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September 11, 1992 - Image 36

Resource type:
The Michigan Daily, 1992-09-11
This is a tabloid page

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Kickff '92

Continued from page 8
This new system does have
one plus. I always used to cheer
for mass confusion in the bowls
and now it's almost guaranteed.
Check out some of my favorite
New Year's Day scenarios. First
No. 1 Washington against No. 2
Michigan in the Rose Bowl. The
coalition means nothing - except
to see who the third-best team in
the country is. Well, any scenario
that has either of these two teams
No. 1 works.
Scenario two. Penn State goes
11-0. Notre Dame finishes 6-5.
The Irish play No. 5 Clemson in

the Fiesta Bowl while the Nittany
Lions square off with No. 13
Nebraska - one of the only teams
who has played worse on New
Year's Day than Michigan. Great
matchups, huh.
Scenario three. Miami is
ranked No. 1 while Notre Dame is
No. 3. Because they aren't No. 1
and No. 2 they can't play in the
Fiesta Bowl. So Miami plays No. 9
Nebraska in the Orange Bowl
while Notre Dame plays No. 10
Florida in the Sugar. Sound
familiar. Last year's matchups all
over again.
Scenario four. Florida is No. 1
and Texas A&M is No. 2. They

still go to their traditional bowls
against whoever. Lots of change in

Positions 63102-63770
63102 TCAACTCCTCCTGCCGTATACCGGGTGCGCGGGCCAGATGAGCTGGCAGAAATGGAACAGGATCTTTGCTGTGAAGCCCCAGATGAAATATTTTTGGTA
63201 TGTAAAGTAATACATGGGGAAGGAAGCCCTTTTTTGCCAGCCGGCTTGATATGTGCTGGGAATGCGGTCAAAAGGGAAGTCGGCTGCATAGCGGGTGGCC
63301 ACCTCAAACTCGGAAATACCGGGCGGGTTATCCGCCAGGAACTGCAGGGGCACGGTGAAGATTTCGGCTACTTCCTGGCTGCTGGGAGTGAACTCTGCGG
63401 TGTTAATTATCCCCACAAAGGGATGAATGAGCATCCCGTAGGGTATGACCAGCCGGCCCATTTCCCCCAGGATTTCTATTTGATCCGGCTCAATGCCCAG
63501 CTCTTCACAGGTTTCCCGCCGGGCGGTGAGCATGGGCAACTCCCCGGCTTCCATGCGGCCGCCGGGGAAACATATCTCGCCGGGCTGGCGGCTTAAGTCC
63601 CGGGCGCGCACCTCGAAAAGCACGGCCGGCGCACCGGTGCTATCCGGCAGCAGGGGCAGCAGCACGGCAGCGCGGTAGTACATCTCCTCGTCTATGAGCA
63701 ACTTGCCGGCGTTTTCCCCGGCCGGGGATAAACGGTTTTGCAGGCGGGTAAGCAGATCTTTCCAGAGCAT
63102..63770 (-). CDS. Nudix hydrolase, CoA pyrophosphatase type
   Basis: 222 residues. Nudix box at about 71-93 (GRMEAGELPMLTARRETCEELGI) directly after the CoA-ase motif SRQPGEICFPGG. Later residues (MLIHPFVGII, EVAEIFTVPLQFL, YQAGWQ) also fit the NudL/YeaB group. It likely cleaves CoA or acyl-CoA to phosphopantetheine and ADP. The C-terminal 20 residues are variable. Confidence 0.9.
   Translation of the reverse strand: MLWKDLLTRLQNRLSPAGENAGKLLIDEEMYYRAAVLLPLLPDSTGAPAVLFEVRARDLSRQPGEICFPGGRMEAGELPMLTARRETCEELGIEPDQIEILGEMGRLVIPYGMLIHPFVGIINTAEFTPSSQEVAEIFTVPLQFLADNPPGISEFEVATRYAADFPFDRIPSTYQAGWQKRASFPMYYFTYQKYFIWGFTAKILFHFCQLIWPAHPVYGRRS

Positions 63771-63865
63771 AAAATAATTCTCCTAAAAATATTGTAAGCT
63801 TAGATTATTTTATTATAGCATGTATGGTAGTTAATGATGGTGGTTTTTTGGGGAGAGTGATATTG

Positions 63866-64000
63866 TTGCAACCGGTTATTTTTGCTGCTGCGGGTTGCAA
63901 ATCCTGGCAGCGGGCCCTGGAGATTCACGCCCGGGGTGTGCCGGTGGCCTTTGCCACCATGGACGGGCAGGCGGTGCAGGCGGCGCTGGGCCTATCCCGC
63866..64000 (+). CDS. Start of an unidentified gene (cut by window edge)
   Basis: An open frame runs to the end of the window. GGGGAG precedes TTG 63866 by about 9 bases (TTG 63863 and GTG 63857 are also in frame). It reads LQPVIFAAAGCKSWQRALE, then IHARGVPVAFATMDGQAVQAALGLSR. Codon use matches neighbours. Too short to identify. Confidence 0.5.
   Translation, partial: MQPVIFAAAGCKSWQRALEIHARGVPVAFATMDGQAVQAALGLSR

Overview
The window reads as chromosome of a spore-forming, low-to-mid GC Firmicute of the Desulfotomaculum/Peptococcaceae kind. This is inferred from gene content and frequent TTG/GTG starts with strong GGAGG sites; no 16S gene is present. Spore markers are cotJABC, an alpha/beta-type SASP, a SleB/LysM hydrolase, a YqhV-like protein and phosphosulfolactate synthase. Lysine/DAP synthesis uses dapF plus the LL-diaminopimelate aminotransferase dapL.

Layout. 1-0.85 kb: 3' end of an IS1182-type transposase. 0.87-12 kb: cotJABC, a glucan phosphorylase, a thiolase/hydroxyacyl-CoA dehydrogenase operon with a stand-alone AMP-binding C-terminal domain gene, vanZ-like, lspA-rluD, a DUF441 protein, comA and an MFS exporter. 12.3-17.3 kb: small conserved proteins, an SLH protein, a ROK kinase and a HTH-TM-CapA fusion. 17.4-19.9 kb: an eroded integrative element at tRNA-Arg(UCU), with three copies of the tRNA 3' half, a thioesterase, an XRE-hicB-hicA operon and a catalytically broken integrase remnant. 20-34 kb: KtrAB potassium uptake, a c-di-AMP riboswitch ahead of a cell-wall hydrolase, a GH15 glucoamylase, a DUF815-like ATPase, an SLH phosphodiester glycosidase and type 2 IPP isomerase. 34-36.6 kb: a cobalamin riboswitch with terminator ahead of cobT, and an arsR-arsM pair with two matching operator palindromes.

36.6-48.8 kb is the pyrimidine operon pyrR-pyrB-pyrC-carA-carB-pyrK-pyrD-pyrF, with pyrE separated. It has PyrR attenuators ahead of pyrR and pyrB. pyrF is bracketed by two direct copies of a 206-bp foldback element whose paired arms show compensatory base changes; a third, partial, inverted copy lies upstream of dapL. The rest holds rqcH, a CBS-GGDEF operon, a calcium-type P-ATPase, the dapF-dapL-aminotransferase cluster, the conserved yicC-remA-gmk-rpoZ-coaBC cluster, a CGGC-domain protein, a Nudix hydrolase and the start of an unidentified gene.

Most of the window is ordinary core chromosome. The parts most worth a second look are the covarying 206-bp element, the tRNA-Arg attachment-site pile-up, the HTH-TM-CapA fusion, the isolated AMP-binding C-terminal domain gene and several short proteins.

this system.
Well let's not harp on the
negatives. If the top two teams do
come from the pool of five or one
from the pool and the other from
Big Eight, Southeast or Southwest
it does guarantee a national
championship game. But those
teams usually matched up anyway.
The only improvement is that,
except for Notre Dame and Penn
State, teams aren't picked until
their season ends.
But, then again, how couldn't
you improve a little on the old
bowl system?

Thedayie ptmbffr o92 0o i
The FlEnesSkeep EnLcominE

If the new bowl alliance had been in affect last season, here is a
comparison of the probable matchups with the actual ones.
Rose Bowl: Rose Bowl:
Michigan vs. Washington Michigan vs. Washington

Orange Bowl:
Miami (Fla.) vs. Nebraska
Cotton Bowl:
Florida State vs. Texas A&M
Sugar Bowl:
Notre Dame vs. Florida
Fiesta Bowl:
Penn State vs. Tennessee

Orange Bowl:
Notre Dame vs. Nebraska
Cotton Bowl:
Florida State vs. Texas A&M
Sugar Bowl:
East Carolina vs. Florida
Fiesta Bowl:
Miami (Fla.) vs. California

Another year, another top offensive line.
Michigan just keeps churning them out. Gone
from a line that fronted the 11th-ranked
rushing game in Division 1-A is a second-
round draft pick (Greg Skrepenak) and a
member of the Super Bowl champion
Redskins (Matt Elliot). But no matter,
because three starters return and talented
replacements for the graduated seniors stand
by ready to fill in.
Center Steve Everitt, at 6-foot-5 and 275
pounds, is the anchor of the line and an all-
American candidate. He is a four-year starter.

although injuries have allowed him to play in
only 23 of 36 games. His skill is without
question, however, and if he remains healthy
he is potentially the best center in the country
and a high NFL draft pick.
The other member of this talented group
drawing national plaudits is right guard Joe
Cocozzo. The 6-4, 289-pound New Yorker has
started 20 of the last 21 games, moving into
the lineup early in 1990 when Elliot shifted to
center to replace an injured Everitt. Cocozzo
has also been touted as an early-round NFL
- - S.. a a-

(L to R) Rob Doherty, Joe Cocozzo, Steve Everitt, Shawn I
another edition of college football's best offensive line.

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